Recently he’s had a bit of a problem. About six months ago his fiancée, Sheila, died. It looked a lot like murder, but it was ruled an accident because there was no evidence of foul play. Sheila was well-loved by everyone else in the community, and enough people thought that Mark did it that he’s become a bit of an outcast. Not helping things is that he’s gotten friendly with Sheila’s younger sister, Jane. Some people think that the friendship is less than platonic. They are wrong until the end of the book.

The colony is gearing itself up for a repeat of an event that happened 52 years ago. See, Arcadia has six moons. Every 52 years they line up in a particular way. This is only the second or third time in the colony’s history that this has been observed, so it hasn’t been studied much. In fact, everybody would just as soon forget what happened the last time. We get a few tantalizing hints before the whole shebang kicks off, but as it is, all we know is that people got pretty nasty.

For a long time it seems that there’s no connection between Mark’s personal problems and this looming planetary disaster. And for the most part, there isn’t. Sheila didn’t die during a lunar alignment, so that’s not the explanation. Eventually, though, as the alignment kicks off, the effects of it cause Mark to wonder if he might just be able to solve the mystery.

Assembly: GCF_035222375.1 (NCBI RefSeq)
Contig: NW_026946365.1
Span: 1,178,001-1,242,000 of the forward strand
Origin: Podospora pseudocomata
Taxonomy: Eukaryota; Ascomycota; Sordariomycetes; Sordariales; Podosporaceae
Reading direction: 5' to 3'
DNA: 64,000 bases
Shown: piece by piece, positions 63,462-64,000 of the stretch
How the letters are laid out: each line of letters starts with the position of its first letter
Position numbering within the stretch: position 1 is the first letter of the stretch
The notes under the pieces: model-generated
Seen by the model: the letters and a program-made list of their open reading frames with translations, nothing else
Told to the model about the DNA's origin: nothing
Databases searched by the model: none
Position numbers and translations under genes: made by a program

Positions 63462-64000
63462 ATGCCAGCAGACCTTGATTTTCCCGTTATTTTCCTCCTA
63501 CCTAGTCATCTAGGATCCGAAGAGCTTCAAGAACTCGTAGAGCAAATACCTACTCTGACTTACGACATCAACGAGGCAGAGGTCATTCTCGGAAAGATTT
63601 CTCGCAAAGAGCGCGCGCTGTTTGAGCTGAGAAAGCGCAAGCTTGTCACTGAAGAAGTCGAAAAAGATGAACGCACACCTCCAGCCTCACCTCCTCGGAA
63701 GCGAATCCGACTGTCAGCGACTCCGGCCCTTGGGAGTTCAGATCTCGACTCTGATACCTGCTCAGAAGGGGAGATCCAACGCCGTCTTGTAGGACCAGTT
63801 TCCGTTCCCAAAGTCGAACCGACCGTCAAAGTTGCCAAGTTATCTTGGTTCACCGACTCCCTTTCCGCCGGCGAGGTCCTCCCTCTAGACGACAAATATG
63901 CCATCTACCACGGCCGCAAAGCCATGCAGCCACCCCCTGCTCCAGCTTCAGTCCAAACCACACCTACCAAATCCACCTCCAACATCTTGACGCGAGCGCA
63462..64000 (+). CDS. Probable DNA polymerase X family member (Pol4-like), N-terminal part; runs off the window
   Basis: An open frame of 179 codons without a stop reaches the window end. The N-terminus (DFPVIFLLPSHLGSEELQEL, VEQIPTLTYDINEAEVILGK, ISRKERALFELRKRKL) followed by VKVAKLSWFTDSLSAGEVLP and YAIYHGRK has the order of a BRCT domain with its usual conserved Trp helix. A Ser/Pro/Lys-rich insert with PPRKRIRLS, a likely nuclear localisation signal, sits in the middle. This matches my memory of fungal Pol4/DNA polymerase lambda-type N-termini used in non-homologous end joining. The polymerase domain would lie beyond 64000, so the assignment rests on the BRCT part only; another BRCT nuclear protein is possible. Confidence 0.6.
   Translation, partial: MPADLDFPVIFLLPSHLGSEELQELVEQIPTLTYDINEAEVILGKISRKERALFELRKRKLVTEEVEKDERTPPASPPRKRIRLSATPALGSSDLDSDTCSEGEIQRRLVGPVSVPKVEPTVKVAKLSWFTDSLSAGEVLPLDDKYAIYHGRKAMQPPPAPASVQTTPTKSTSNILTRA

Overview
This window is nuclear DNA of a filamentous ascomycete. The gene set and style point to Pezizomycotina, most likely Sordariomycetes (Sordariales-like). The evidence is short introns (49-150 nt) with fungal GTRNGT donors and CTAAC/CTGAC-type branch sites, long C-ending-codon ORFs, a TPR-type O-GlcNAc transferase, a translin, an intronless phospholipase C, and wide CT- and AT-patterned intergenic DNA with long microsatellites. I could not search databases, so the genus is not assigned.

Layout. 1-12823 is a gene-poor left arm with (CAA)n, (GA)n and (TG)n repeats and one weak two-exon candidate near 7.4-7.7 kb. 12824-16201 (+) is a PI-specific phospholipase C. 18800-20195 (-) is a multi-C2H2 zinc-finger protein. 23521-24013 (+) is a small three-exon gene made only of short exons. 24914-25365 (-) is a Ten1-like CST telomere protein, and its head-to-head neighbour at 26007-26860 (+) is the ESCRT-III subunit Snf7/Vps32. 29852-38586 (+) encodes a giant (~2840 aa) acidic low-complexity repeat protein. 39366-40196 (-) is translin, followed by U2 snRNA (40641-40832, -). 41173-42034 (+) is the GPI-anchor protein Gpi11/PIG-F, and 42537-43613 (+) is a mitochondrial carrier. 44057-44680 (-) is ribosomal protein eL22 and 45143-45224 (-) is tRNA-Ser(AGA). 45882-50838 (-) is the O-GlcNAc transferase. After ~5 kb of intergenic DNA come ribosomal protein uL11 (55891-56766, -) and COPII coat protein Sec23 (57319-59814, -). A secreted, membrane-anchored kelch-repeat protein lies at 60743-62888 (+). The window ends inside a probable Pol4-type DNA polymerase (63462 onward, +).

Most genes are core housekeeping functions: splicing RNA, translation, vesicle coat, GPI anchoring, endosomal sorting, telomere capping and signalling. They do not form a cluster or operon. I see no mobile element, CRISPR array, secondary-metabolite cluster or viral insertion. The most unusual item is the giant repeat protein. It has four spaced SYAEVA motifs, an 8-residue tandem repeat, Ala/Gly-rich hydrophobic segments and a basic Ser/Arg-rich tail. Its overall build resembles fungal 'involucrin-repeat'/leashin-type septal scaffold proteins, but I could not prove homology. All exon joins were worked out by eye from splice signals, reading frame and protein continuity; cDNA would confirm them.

The colony’s economy and survival depends on a fish they call the “fatty.” It’s basically just a fish. The fatty’s diet consists mainly on “plankton,” which aren’t the same as plankton on our planet. On Arcadia, the plankton are more like tiny shrimps. And there are a lot of them.

There are also “blackfish,” which are kind of like sharks.

As the moons line up, Mark notices a significant increase in the amount of plankton. He also notices an increase in the number of blackfish near the shore, which is odd because the plankton and the blackfish don’t have much to do with one another. It is a mystery.

It all has to do with the lunar alignments, of course. Here’s the thing, while the back of the book makes it seem like the planet was going to be overwhelmed by a cosmic mystery force or something, it’s a lot more sensible than that. Arcadia doesn’t normally have strong tides. With six moons all pulling in different directions, it’s difficult to have enough gravity going in any particular direction for there to be a major tidal effect on the planet. However, once they start to line up, the tides can get pretty wild.